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**Answer:**In simple terms, the connected load is:

600 amps x .208 kV x √3 = 216 kVA

In reality, the NEC does not allow you to load your 600 amp switch beyond 80% of its rating, (480 amps) therefore the worst case demand you can achieve is 80% of 216 kVA or 173 kVA.

The electric utility is concerned about what your demand is going to be. This is the maximum rate of consumption over a 15 or 30 minute period. This value is FAR lower than your switch size. It is VERY common for your actual loads to be far less than even 173 kVA. This is due to the electrician following the NEC, when tends to be VERY conservative and overstate the loads of various equipment. I would not be surprised if your building's actual demand is closer 100 kVA.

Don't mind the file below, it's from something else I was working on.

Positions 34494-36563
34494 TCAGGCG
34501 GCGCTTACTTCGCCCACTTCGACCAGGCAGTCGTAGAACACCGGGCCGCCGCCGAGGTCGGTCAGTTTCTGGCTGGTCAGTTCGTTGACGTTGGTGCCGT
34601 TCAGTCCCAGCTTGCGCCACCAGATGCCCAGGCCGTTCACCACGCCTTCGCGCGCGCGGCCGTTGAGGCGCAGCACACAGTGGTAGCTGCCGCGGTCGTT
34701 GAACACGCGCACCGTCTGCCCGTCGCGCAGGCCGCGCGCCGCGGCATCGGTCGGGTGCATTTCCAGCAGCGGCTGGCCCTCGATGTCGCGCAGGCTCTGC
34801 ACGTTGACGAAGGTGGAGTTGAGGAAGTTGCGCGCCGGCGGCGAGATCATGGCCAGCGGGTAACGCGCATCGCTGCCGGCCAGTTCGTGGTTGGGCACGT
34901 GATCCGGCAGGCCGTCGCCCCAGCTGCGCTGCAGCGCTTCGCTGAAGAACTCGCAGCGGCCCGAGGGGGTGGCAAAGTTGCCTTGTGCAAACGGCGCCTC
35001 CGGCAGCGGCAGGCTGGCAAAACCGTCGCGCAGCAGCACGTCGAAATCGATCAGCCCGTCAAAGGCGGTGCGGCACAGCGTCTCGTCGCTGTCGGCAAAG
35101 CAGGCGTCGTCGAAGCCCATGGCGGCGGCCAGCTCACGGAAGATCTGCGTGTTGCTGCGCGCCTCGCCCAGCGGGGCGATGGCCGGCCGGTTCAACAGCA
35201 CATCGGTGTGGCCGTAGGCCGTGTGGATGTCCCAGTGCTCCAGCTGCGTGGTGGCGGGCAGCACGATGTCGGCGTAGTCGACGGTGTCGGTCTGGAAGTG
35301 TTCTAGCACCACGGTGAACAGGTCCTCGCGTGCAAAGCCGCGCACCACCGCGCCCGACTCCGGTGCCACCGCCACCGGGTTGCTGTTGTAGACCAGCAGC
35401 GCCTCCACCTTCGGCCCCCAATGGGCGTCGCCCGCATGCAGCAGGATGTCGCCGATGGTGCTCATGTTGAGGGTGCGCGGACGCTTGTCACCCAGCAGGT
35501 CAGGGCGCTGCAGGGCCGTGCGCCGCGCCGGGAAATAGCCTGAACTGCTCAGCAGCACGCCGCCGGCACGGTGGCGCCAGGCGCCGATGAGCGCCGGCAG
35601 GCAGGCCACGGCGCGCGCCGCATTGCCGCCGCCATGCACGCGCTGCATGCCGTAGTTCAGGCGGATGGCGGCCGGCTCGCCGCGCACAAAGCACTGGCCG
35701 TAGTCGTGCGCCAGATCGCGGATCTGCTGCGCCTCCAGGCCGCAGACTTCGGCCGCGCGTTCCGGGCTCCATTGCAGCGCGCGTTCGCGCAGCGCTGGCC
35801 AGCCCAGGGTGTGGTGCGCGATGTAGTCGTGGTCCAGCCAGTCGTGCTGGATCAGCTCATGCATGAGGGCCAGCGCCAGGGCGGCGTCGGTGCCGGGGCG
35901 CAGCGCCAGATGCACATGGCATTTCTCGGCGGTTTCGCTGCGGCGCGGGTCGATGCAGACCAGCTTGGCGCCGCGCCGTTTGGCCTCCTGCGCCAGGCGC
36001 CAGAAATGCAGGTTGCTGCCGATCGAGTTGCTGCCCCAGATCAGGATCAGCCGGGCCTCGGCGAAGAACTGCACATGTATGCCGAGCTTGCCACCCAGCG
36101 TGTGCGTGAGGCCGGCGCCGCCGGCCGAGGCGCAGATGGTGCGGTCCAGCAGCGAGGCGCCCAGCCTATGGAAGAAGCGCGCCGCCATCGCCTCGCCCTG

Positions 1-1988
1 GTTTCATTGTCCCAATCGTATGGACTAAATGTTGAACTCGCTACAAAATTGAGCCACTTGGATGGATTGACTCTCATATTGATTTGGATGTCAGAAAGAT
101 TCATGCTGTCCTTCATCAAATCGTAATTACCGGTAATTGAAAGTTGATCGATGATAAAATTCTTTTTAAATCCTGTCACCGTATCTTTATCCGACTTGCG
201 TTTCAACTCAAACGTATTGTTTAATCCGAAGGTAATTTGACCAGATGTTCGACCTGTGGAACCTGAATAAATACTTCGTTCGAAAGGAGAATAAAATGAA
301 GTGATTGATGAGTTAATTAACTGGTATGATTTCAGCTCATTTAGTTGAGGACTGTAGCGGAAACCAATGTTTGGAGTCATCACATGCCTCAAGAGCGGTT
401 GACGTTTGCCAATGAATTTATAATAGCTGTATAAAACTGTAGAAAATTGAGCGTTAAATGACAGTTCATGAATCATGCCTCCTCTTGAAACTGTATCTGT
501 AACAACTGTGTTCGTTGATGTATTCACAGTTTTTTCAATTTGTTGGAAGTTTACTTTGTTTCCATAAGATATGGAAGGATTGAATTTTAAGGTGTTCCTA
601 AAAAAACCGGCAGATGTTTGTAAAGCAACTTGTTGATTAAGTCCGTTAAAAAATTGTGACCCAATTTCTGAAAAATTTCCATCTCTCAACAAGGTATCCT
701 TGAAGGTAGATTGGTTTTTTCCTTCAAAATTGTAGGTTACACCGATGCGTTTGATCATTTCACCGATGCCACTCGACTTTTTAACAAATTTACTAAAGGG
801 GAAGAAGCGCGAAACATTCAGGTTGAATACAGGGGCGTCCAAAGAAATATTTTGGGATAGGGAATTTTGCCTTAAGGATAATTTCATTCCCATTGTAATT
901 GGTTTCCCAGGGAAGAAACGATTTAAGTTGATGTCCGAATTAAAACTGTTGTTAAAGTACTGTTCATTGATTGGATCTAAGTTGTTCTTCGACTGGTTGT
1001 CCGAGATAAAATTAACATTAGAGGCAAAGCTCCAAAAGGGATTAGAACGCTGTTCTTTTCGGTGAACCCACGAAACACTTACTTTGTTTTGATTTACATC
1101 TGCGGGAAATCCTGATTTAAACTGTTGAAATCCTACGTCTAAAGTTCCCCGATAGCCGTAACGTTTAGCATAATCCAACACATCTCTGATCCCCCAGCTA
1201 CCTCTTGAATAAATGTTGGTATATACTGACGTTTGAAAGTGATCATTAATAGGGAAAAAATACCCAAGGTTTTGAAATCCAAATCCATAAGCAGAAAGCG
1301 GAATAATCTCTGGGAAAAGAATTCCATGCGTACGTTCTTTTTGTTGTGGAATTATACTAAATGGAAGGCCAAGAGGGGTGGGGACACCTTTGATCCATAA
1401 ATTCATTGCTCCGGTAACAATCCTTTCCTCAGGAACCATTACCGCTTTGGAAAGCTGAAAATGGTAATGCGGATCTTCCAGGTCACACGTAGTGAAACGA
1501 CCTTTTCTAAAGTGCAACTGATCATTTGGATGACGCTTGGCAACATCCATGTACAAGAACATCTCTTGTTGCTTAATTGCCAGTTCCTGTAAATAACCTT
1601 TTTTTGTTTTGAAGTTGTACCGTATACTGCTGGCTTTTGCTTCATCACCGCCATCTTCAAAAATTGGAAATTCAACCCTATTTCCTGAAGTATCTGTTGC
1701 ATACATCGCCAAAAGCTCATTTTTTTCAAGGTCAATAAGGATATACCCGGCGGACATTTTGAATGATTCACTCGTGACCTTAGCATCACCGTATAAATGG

Assuming your building's load is 100 kVA, the utility would be considering either 3-25 kVA transformers or 3-37.5 kVA transformers. Liquid filled distribution transformers are rated for an insulation life of 20.55 years while loaded continuously at nameplate kVA with a top oil temperature of 110° C. In reality your buildings load will cycle throughout the day, and the ambient temperature will flucuate through the day and the seasons.

Assuming your single phase load is evenly balanced, the load seen by each of the 25 kVA transfomers would be 33.3 kVA or 133% of nameplate. Depending on your building's "peak load duration" and geographic location, this might be completely suitable and result in a 30+ year transformer life.

Installing three 37.5 kVA transformers will only load them to 89% of nameplate. (33.3 ÷ 37.5 = 89%) Since this is your "peak load", the transformers will be lightly loaded much of the year. Becaue they are never pushed beyond their nameplate, the transformers will likely last "forever".